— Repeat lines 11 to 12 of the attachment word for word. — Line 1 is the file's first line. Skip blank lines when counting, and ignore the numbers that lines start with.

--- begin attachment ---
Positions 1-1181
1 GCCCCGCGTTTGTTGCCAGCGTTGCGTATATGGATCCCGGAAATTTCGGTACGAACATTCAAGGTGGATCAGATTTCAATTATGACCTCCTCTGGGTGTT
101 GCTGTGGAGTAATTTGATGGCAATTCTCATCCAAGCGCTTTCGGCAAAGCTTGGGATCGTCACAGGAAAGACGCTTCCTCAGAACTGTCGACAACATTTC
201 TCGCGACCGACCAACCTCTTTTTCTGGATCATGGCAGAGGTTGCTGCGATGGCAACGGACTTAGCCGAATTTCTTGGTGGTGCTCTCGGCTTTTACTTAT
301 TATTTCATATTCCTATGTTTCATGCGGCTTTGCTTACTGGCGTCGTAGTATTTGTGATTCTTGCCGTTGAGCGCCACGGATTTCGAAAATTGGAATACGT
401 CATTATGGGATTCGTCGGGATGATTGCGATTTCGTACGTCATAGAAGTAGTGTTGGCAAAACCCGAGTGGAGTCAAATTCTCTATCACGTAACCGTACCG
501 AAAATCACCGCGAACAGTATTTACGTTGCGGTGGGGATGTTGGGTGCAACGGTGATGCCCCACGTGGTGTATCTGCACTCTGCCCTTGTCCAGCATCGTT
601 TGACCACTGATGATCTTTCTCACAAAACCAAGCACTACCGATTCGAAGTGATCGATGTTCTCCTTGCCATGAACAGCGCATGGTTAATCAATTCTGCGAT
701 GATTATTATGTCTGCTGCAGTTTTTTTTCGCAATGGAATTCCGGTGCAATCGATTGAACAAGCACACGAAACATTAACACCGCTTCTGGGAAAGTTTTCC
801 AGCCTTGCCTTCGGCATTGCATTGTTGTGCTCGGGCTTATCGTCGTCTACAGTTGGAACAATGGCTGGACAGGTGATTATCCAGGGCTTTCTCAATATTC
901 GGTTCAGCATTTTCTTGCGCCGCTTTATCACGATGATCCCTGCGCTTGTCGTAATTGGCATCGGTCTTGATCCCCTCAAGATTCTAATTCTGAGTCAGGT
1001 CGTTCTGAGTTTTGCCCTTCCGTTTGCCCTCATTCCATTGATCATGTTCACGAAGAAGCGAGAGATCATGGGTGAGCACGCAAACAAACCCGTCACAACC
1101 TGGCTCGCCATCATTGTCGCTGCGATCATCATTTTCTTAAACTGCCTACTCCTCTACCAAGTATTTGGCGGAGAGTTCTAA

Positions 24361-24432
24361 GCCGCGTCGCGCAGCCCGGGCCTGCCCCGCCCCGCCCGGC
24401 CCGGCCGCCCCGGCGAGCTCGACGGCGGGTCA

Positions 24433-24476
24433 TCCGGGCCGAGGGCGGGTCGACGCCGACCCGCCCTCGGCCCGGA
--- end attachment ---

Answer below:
901 GGTTCAGCATTTTCTTGCGCCGCTTTATCACGATGATCCCTGCGCTTGTCGTAATTGGCATCGGTCTTGATCCCCTCAAGATTCTAATTCTGAGTCAGGT
1001 CGTTCTGAGTTTTGCCCTTCCGTTTGCCCTCATTCCATTGATCATGTTCACGAAGAAGCGAGAGATCATGGGTGAGCACGCAAACAAACCCGTCACAACC